2001 Indy 500
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'Not the same'

Fans believe race is not what is used to be

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Posted: Friday May 25, 2001 7:30 PM

INDIANAPOLIS (CNNSI.com) -- Peggy Burkart looked out from behind the counter and slowly shook her head.

Her camper-turned-barbecue stand had a prime location -- right outside the main gate of Indianapolis Motor Speedway -- and there was nary a customer in sight.

'It's going to take me three months to pay back this debt,' said Burkart, who came to Indy hoping to cash in on the world's richest race.

Certainly, there was a greater sense of anticipation leading into this year's Indianapolis 500, which featured the return of Michael Andretti and Roger Penske.

But for those hoping to make a buck Friday -- with two days to go before the big race -- there was an air of desperation.

It's not the same ol' Memorial Day spectacle -- and it probably never will be.

'Before, it was good,' said a broker from Detroit, hawking tickets along Crawfordsville Road near the track. 'Now, you'd be lucky to make a few dollars out here.'

While many point to the 5-year-old split between CART and the upstart Indy Racing League, many issues have conspired to tarnish the luster of the 'Greatest Spectacle in Racing.'

There are now three major races at the speedway each year, instead of one. Indianapolis has grown into a big sports city in the last two decades, with plenty of diversions other than the 500. Stock car racing went national about the time open-wheel racing was fading in popularity.

The race that started in 1911 is now akin to network television, its audience diluted by lots of leisure activities.

'It's just not the same,' said speedway president Tony George, who founded the IRL in 1996 and has endured criticism ever since.

This is probably the most competitive 33-car field since the CART-IRL split -- largely because the older series cleared several weeks on its schedule to allow some of its regulars to return to Indy.

Andretti is racing here for the first time since 1995. Penske, the winningest car owner in Indy history, goes for his 11th victory with Gil de Ferran -- the defending CART champion -- and Helio Castroneves. Chip Ganassi, who actually broke the CART boycott a year ago, has four cars in the field, one of them driven by NASCAR star Tony Stewart.

Still, the crowds on the two qualifying weekends were hugely disappointing, perhaps a fifth of the turnout from the race's heyday in the late 1970s and early '80s.

Andretti believes the split accelerated a change in people's habits.

'People used to plan their vacations around Indianapolis,' he said. 'I don't know if we've gotten those people back. They go do other things. It's not part of their tradition like it used to be.'

There are plenty of hotel rooms available in a city that once put out a giant 'No Vacancy' sign in May. Empty grass fields have replaced the virtual camper cities that used to set up outside the track. The race is officially a 400,000-person sellout, but there's plenty of tickets available at face value.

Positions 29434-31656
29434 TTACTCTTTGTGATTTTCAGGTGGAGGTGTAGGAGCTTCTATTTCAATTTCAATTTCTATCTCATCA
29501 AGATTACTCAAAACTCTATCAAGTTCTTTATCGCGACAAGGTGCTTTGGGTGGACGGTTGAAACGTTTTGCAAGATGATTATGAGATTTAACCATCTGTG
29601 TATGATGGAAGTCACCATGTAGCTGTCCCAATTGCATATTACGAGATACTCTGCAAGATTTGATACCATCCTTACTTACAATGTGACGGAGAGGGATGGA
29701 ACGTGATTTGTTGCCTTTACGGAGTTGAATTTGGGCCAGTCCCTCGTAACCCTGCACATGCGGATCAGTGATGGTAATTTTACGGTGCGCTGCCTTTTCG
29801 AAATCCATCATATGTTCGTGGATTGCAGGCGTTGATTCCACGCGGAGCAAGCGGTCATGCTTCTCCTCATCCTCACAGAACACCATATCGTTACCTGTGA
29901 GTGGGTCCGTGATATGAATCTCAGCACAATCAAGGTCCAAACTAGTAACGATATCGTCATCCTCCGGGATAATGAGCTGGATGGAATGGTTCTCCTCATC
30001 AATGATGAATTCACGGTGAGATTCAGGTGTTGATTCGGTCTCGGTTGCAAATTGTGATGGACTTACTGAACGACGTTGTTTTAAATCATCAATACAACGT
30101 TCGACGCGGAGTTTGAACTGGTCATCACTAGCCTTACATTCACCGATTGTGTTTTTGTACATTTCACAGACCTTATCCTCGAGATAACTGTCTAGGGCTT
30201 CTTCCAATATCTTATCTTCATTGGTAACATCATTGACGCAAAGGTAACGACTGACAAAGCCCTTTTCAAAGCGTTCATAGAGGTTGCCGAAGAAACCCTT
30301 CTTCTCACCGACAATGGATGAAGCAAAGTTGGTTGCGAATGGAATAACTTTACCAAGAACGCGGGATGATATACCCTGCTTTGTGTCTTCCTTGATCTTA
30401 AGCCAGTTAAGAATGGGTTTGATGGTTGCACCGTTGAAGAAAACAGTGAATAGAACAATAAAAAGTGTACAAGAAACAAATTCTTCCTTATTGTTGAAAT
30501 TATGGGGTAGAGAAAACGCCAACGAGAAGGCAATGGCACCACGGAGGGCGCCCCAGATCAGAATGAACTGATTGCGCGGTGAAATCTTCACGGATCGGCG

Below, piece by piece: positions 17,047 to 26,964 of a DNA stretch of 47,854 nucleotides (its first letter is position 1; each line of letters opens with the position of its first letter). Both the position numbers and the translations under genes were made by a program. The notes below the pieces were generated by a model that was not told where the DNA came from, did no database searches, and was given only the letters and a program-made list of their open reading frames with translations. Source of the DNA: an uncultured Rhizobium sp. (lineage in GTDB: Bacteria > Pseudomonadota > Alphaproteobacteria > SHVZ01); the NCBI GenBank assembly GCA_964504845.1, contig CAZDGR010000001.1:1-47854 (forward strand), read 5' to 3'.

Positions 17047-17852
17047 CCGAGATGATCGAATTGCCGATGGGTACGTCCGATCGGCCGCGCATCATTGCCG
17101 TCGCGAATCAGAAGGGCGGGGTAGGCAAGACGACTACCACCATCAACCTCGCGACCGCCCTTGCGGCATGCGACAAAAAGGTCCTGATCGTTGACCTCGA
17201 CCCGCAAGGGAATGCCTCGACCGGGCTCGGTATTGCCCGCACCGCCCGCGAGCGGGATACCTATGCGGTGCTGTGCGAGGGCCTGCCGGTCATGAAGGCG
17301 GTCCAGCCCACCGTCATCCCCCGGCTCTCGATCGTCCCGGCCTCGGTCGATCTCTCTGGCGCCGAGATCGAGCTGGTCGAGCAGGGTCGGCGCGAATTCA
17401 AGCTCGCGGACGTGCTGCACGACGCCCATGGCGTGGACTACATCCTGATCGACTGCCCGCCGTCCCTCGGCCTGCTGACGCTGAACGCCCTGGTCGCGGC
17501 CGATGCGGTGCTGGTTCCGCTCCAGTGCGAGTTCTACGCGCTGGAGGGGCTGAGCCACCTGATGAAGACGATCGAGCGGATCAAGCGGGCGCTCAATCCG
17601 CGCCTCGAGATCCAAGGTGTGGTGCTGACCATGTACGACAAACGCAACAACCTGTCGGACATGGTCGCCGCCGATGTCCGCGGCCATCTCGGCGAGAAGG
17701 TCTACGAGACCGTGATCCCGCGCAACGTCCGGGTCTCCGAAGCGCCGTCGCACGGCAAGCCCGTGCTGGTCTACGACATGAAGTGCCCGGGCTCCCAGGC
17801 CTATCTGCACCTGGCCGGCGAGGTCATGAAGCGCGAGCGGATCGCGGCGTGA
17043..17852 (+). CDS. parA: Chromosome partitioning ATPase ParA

Renny Harrison, owner of Circle City Tickets, hasn't noticed an increase in demand this year. In fact, he was selling some of his lesser seats at lower than face value.

'This year isn't a whole lot better than the past few years,' he said.

Marian Wilson, director of sales and marketing at the downtown Westin, said demand for rooms was down about 8 percent. The hotel was still charging a premium rate of $425 a day, but there was no longer a three-day minimum.

'A lot of it has to do with corporate sponsorship that comes in,' she said. 'Because of the economy changes, they don't send quite as many people as they normally do.'

Andretti noticed a change during the first qualifying weekend. He is hopeful that CART and IRL can work out their differences and get back together.

'Open-wheel racing in general lost out when the whole split happened,' he said. 'Half the people started watching IRL, half the people started watching CART. And when you have half the pie, that's what you're going to get.'

The popularity of open-wheel racing pales in comparison to NASCAR, which has even carved its own niche at Indy with the Brickyard 400.

The speedway also has built a road course through the infield, allowing it to hold a Formula One race in the fall. One hotel is charging nearly $2,800 for a four-night, two-ticket package to that event.

For some, there's a perception that the Indy 500 is merely the third-best race of the year, or at the very least a diluted product.

'I get confused,' said Burkart, still glancing around for potential customers as a steady drizzle tapped her trailer. 'What race are we doing? It could be that people are just confused about what race is going on. Who belongs to who?'


 
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The Associated Press contributed to this report.

 

   
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